Some say the mix of aggressive monetary policy, fiscal stimulus and economic reform this year has ignited a buzz about the world's third-largest economy not seen for a long time. Just look at the Nikkei, which is up almost 40 percent this year to easily become the world's best performing stock market.
(Read more: Why Japan stocks may storm even higher even if yen firms )
Others however, argue that the move towards significant long-term reforms, on which the success of Abenomics is expected to rest, remains to be seen.
"Abenomics is at its first anniversary in effect and yet the only thing we've seen is the sales tax and that was looking hesitant for a while," said Andrew Sullivan, director of Asian sales trading at Kim Eng Securities. He was referring to Abe's decision in early October to push ahead with a controversial rise in Japan's sales tax, which is seen as key to easing the country's huge debt load.
"That is probably what has worried fund managers the most, the fact that there doesn't seem to be a strong will behind these policies," he added.
(Read more: Japan's Abe calls for cut in corporate tax )
Disappointment about the lack of detail from Abe on measures to put Japan's economy on a stronger footing long-term has been cited by strategists as one reason why a rally in the Nikkei has stalled and the yen has been unable to weaken significantly beyond the 100 level against the dollar.
Japan's blue-chip stock index is trading around 14,500 points - down 9 percent from a 5-1/2 year high hit in May. That's still up roughly 65 percent from where the Nikkei traded in early November 2012 when Shinzo Abe first started to talk about the need for radical economic policies before elections in December that saw him return to power as Japan's Prime Minister.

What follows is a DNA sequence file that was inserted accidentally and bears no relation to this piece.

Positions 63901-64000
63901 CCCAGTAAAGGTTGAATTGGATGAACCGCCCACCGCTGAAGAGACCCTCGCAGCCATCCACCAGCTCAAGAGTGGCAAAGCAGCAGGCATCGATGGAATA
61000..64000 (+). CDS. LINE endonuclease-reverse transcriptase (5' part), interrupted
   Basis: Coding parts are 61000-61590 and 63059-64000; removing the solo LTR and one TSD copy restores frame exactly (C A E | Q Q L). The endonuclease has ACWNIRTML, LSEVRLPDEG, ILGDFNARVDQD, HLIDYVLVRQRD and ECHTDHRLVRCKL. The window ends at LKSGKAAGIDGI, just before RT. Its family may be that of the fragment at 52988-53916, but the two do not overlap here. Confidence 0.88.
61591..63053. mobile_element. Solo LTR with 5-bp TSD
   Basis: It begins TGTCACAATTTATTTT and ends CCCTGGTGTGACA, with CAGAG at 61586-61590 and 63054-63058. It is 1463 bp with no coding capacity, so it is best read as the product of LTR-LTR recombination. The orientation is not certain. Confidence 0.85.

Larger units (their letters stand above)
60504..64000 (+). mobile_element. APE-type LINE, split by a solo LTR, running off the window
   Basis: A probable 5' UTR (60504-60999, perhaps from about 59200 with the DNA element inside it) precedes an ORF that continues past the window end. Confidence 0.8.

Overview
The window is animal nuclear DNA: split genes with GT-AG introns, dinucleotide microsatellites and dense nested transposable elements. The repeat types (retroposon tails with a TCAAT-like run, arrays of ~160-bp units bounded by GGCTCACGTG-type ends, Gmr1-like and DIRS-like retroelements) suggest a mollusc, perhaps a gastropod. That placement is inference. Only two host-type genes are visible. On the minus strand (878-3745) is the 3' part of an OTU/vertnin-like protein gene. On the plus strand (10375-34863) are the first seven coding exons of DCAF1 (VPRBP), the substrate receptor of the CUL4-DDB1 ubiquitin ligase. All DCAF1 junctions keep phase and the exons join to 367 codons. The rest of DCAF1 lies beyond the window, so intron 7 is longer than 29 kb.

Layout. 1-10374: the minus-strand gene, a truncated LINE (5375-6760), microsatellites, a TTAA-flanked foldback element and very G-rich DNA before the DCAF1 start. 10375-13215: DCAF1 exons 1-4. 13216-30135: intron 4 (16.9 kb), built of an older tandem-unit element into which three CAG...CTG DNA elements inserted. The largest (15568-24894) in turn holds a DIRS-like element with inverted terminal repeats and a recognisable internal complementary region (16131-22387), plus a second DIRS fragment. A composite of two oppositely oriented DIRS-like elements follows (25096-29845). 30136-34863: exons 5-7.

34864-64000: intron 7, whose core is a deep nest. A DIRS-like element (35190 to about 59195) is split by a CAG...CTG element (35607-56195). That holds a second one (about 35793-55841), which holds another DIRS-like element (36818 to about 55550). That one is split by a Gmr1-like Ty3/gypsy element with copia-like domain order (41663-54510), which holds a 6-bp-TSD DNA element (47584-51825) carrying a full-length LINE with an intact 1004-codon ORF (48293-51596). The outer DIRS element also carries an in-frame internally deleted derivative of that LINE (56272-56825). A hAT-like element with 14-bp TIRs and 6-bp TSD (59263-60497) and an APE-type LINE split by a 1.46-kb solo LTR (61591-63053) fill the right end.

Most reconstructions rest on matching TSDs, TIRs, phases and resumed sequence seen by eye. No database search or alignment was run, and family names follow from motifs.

"The way I would look at Japan is that it is between a rock and a hard place," said Rob Aspin, head of equity investment strategy at Standard Chartered Bank Wealth Management Group.
"Either it reverts back to where things were before Abenomics kicked in, with deflation and a weak economy, or the BOJ [Bank of Japan] has to print significantly more money and become a buyer of last resort of JGBs [Japanese government bonds]," he added, saying that he holds a neutral position on Japanese stocks and is waiting for signs of further stimulus from the BOJ.
(Read more: Japan retail sales, household spending beat forecasts )
The BOJ said in April it would pump $70 billion into the economy each month to help push inflation up to 2 percent in two years. Japan's consumer price index, when food and oil prices are stripped out, was flat in September and that means the BOJ has room to step up monetary stimulus, analysts say.
Ed Rogers, CEO of Rogers Investment Advisors, which runs a Japan-focused fund, said the bottom line with Abenomics is to look at the cumulative impact of the economic policies.
Recent economic data certainly has painted a positive picture. Japanese retail sales rose 3.1 percent from a year earlier in September, while household spending logged a bigger-than expected 3.7 percent gain from a year earlier - signs that personal spending is supporting economic growth.
"Not everyone buys into Abenomics... but what matters is the cumulative effect," Rogers said.
"One of the most important things about the third arrow is confidence and looking back from a year ago there's absolutely no doubt that has improved," he added, citing Tokyo's successful bid to host the 2020 Olympic gains as one sign of improved confidence in Japan.
- By CNBC.com's Dhara Ranasinghe; Follow her on Twitter @DharaCNBC